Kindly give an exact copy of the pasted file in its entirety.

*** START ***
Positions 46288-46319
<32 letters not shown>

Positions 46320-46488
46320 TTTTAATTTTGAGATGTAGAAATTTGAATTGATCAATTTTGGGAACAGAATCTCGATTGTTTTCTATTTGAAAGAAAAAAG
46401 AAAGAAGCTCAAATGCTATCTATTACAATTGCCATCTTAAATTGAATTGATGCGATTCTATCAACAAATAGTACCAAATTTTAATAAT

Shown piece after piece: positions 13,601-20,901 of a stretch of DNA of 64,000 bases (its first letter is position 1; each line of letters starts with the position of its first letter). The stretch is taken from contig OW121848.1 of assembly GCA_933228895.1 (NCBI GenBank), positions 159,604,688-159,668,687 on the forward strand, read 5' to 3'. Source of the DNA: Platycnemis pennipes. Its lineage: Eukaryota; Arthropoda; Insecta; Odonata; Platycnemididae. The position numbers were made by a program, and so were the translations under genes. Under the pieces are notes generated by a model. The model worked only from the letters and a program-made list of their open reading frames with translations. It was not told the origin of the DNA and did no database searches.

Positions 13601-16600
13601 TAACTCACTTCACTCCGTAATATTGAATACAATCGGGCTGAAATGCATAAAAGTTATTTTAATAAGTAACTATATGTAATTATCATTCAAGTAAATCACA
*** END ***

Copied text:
Positions 46288-46319
<32 letters not shown>

Positions 46320-46488
46320 TTTTAATTTTGAGATGTAGAAATTTGAATTGATCAATTTTGGGAACAGAATCTCGATTGTTTTCTATTTGAAAGAAAAAAG
46401 AAAGAAGCTCAAATGCTATCTATTACAATTGCCATCTTAAATTGAATTGATGCGATTCTATCAACAAATAGTACCAAATTTTAATAAT

Shown piece after piece: positions 13,601-20,901 of a stretch of DNA of 64,000 bases (its first letter is position 1; each line of letters starts with the position of its first letter). The stretch is taken from contig OW121848.1 of assembly GCA_933228895.1 (NCBI GenBank), positions 159,604,688-159,668,687 on the forward strand, read 5' to 3'. Source of the DNA: Platycnemis pennipes. Its lineage: Eukaryota; Arthropoda; Insecta; Odonata; Platycnemididae. The position numbers were made by a program, and so were the translations under genes. Under the pieces are notes generated by a model. The model worked only from the letters and a program-made list of their open reading frames with translations. It was not told the origin of the DNA and did no database searches.

Positions 13601-16600
13601 TAACTCACTTCACTCCGTAATATTGAATACAATCGGGCTGAAATGCATAAAAGTTATTTTAATAAGTAACTATATGTAATTATCATTCAAGTAAATCACA